Pelty came out of an argument with
Vean Gregg with St. Louis represented
at the long end of a 1-to-l ecore. Oregg
allowed seven hits, while the Cleveland
team found Pelty for nine. This make
three straight defeats by Gregg, so the
ex-Beaver Is about due to win his next
According to an Eastern exchange.
Vean Gregg I quoted as saying that
Ty Cobb, Jack Knight. Kid Elberfeld
and Duffy Lewi are thai hardest men
for htm to pitch to In th American
League. None of them has hit the big
outbpaw very hard thl season, but he
has to work harder on them than on
any of the other American League slug
gers. a a a
n hlle the Beavers are In second place
thl morning, they may go back Into
first place tonight, for a victory ovr
th Oak this afternoon and an even
break between Vernon apd Sacramento
would help ua to the first rank onoa
more. The Vernon club Is scheduled at
borne for two more weeks, and will
undoubtedly prove strong contenders
during that time, but when Hagan hlta
the xoad watch his bunch slump.
A big handicap to 'the Beaver Is
Buddy Ryan's sore hand, for the lead
ing swatsmsu of th league Is hardly
able to grip a bat, but be tries gamely
each day. Bud hopes to have his band
well before many days have passed, and
then watch him commence cracking the
ball with a much gusto aa before he
collided with that Oakland fence a
week ago this morning.
a e . a
The Spokane Club of the Northwest
ern League has seemingly given up
hope of pennant honors this season,
for Joe Cohn recently sold Emit Frisk!
his best hitter, to the Vancouver club,
the league leaders, and yesterday the
Spokane magnate must have regretted
It, for his club waa blanked by a score
of ten to aero.
New Track Coming Out.
The announcement that the Lozler
Company will bring out a line of trucks
In the Fall has created much interest
in the motor world. This concern has
been doing experimental work In this
branch for more than two years, and
the new machine will. It ks said. Incor
porate all the good Ideas of the trucks
now on the market and will have ia
addition several features original with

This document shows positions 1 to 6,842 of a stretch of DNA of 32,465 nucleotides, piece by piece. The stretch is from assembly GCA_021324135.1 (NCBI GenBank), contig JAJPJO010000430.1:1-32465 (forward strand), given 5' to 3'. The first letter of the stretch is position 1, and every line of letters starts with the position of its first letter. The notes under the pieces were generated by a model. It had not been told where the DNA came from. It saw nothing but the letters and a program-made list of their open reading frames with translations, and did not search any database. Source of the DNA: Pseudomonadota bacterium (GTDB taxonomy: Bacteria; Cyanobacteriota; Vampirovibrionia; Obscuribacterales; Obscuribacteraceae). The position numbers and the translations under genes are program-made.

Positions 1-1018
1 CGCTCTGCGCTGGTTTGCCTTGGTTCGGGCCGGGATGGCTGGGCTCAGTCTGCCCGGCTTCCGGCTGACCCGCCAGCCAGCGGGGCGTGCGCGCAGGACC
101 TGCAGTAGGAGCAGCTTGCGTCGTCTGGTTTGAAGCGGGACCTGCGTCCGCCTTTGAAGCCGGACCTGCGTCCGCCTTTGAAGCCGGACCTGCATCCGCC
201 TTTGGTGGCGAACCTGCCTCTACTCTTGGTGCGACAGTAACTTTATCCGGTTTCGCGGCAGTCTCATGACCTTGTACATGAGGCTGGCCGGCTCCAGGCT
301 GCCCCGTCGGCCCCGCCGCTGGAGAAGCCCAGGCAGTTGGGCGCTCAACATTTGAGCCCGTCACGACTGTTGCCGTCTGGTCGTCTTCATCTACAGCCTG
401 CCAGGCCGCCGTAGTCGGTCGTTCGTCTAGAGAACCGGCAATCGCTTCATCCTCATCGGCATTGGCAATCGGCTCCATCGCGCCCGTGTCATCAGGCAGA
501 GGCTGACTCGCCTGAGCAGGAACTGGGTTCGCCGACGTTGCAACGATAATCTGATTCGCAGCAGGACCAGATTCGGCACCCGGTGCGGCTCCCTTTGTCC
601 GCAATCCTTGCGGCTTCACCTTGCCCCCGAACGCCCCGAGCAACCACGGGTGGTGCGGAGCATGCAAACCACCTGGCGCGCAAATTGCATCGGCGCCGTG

Loxler engineers. Not a touring car
part Is to be used in Its manufacture.
At a recent meeting In Detroit of the
Loxler company stockholders It was de
rided to Increase the capital stock from
ll.OOn 000 to 11.000.000. This Increase Is
for the handling of the truck.
r Fin- I
JACK BARRY KEEPS
BEAVERS ALL JOLLY
Veteran New York Giant One
" of Best Utility Players
in Game Today.
11 YEARS IN BIG LEAGUE
From Varsity Star to Diamond Rec
ord of Old-Time Player Who
Has Reputation as Beet Ra
conteur In BaeebalL
BT W. J. PETRAIN.
One of the principal adjunots to a
successful baseball club Is a 'first-.
class utility player, and the Port
land Beavers of the Pactflo Coast League
have one of the belt men In such a
role in the country. . He Is John C,
Barry, better known as common, every
dsy Jack a player of wld experience
and of versatile ability.
Jack Barry Is one of the best-known
players In . ths country today, for he
passed II years of his baseball career
In the National League, which experi
ence makea him a most valuable player
even though he may not be as speedy
on his feet as was the youth who
Jumped from Niagara University Into
the major league.
Barry was born at Newburgh, N. T
In 1878, and his father sent him to
Niagara University to be educated for
law. While at Niagara be gained con
siderable fame on the university team.
nd his work on the diamond came
under the observation of the manage
ment of the Washington National
League club, which he Joined in 18(8.
Barry played Infield and outfield po
sttlons with Washington that aeaaon
aa well aa the following season of 1881
Xew York Bar Him.
About th middle of 100 the National
Leasrue cut from 11 to an eight-club
circuit, and Barry was sold to Boston
and afterwards to ths Philadelphia Na
tional Leaguers. He remained with
Philadelphia continuously until 1806,
when he was sold to Chicago In the
National Leaaru. H played with Chi
cago In 1908 and shortly after the sea
son of 1(08 opened be waa transferred
to the ' St. Loul team, where he
played until the end of the HOT sea
son. At that time the St. Louis club sold
Barry to the New Tork National League
team, and In 108 he was a factor In
the hard-fought National League race
that resulted In victory, for Chlcagti on
the now famous "Merkle. episode." Jack
Barry's story of Mrkl Day" la a olaa
alo, and hi many friend In Portland
delight to listen to his recital of the
Incidents of that famous baseball gams
which resulted In depriving New York
of the National League pennant.
In 10 Barry waa sold to Milwaukee
In the American Association by New
Tork, and he had a regular berth with
the Brewer In 109 and 110. At the
end of last ceason be beoaro Interact
ed In real estate Investments near
Portland, and requested the Milwaukee
management to- permit him to play
baseball on the Paclflo Coast if be de
cided to remain In the game. Thla
permission was granted, and last Win